Hello, I ran into a problem when I backed up the new board and flash it. The machine can be flashed normally, but the board cannot be started after flash.
After the new board is started, the error “random: 7 urandom warning (s) missed due to ratelimiting” is reported. After waiting for a period of time, the prompt “or press Control-D to continue” is displayed. After operation, the system enters the super user mode.
Lack of network card and sound card after simple operation.
Prepare a new board and continue the above operation. The board can start normally.
The system flash log is as follows. flash-log.c (52.2 KB)
I have flashed it many times, but it is still the same problem.
If I directly use the command “sudo./flash.sh jetson-xavier-nx-devkit-emmc mmcblk0p1” to flash the development board, it can start normally.
But in this case, it is not suitable for mass production, because I have many other software to be installed on the development board together.
Just something to consider: The boot content is flashed when you use the “-r” option to flash.sh, but the boot content must match the rootfs content. In theory, if your flash is set up with the correct custom device tree (and any other customization to boot content), and if the flash release is the same as that which is compatible with the rootfs, then it should work. However, if there is a mismatch between the boot content release and the rootfs, then this might fail (especially if the device tree is not correct). Generally speaking, it is better to do as you have and to flash the boot content as well, but I wonder if that content is valid for your custom carrier board?
To really know much of anything you must include a full serial console boot log. Note that the urandom warning is not an issue and won’t have any effect on boot (and mostly not even on normal operation…this is related to realtime extensions, and is usually for audio needing more CPU time than is available, which is a temporary issue).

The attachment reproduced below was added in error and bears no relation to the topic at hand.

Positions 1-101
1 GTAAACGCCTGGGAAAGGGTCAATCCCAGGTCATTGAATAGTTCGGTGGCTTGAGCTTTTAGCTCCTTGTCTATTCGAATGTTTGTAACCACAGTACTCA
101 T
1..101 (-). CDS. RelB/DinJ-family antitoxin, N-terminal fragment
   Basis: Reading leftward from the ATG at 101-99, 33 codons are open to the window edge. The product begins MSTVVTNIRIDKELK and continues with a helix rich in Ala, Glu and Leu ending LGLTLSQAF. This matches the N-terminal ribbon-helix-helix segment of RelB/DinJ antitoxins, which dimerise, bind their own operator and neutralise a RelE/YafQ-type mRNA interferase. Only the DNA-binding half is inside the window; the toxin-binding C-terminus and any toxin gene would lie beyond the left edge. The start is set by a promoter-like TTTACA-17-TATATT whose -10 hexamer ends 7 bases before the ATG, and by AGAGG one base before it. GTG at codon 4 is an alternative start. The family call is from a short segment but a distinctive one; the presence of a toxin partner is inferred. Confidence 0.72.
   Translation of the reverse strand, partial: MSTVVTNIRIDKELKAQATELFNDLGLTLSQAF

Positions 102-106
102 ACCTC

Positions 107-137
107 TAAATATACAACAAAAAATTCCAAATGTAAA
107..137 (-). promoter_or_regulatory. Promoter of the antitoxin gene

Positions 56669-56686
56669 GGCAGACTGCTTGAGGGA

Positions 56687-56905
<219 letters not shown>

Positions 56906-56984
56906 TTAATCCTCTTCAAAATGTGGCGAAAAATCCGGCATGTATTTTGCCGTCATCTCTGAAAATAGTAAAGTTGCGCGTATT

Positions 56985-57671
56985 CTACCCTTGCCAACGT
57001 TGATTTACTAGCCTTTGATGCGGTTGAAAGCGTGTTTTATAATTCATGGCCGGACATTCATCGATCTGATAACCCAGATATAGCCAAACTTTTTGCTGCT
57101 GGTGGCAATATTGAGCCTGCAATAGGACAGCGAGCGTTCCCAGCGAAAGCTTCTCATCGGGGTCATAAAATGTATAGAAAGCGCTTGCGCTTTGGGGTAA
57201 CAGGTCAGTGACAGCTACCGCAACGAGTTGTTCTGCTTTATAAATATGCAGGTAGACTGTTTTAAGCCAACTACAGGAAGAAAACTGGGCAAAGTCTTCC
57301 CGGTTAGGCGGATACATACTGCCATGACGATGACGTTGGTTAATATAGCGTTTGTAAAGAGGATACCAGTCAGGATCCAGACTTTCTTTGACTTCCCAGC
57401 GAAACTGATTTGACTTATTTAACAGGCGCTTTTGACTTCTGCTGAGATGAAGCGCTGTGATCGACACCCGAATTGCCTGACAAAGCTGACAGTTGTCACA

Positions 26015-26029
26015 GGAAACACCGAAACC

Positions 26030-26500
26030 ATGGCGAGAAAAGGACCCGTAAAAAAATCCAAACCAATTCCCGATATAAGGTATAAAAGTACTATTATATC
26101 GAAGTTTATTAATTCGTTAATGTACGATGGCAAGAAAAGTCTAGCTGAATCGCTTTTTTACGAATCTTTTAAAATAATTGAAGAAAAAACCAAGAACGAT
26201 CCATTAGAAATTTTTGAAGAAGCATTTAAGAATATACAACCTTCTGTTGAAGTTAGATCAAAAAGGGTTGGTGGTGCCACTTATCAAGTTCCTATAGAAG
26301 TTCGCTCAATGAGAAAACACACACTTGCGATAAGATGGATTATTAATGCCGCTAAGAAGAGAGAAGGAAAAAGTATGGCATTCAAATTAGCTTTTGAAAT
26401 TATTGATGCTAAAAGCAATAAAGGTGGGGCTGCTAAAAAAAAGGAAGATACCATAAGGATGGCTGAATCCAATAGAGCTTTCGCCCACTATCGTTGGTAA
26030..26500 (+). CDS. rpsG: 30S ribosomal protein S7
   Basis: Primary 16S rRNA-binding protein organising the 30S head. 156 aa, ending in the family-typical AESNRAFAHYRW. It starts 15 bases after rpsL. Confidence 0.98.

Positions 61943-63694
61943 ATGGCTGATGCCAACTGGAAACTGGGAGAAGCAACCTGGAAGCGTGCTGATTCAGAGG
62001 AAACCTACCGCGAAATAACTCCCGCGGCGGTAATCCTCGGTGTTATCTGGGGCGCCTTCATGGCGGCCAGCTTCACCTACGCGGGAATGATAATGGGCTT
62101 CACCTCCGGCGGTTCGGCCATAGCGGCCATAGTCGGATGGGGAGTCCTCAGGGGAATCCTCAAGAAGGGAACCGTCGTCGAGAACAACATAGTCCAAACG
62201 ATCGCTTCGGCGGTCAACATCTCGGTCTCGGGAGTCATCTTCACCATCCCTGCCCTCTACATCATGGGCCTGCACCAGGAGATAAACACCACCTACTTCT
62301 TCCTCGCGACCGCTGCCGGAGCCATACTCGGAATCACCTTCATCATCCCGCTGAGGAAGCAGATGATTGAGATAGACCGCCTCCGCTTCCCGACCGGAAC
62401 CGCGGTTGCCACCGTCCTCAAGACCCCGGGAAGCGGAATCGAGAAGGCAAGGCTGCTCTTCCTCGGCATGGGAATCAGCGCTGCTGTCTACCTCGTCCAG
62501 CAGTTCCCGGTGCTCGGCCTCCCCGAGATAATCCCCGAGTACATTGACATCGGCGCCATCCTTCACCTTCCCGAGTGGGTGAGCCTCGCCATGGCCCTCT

Hello, thank you for your reminder. I found the reason: because I am a copy system.img, I used GNOME DISKS software to mount an ssd disk on the copied development board, and added the mount directory in etc/fstab. However, when flashing a new board, GNOME DISKS did not initialize the disk, and the mount location was added to the/etc/fstab file, which led to conflicts. So I can start normally after deleting the contents added in/etc/fstab.
Is it correct to say that you have a current eMMC rootfs, and that you want to transfer a copy to SSD, and then use the SSD instead? I can give you a good bit of information, but someone from NVIDIA will have to answer some final details since I don’t have an SSD to try this with. Do you have a clone of the rootfs right now? Or is this still on a running Jetson’s eMMC?
The following figure shows the memory partition of my development board
My goal is to move the system in “/dev/mmcblk0p1” to the mounted hard disk “/dev/nvme0n1p1”, and mount the existing emmc (/dev/mmcblk0p1) to the “/mnt” directory. In other words, exchange these two partitions, and use the attached hard disk as the new emmc, and the current emmc as the hard disk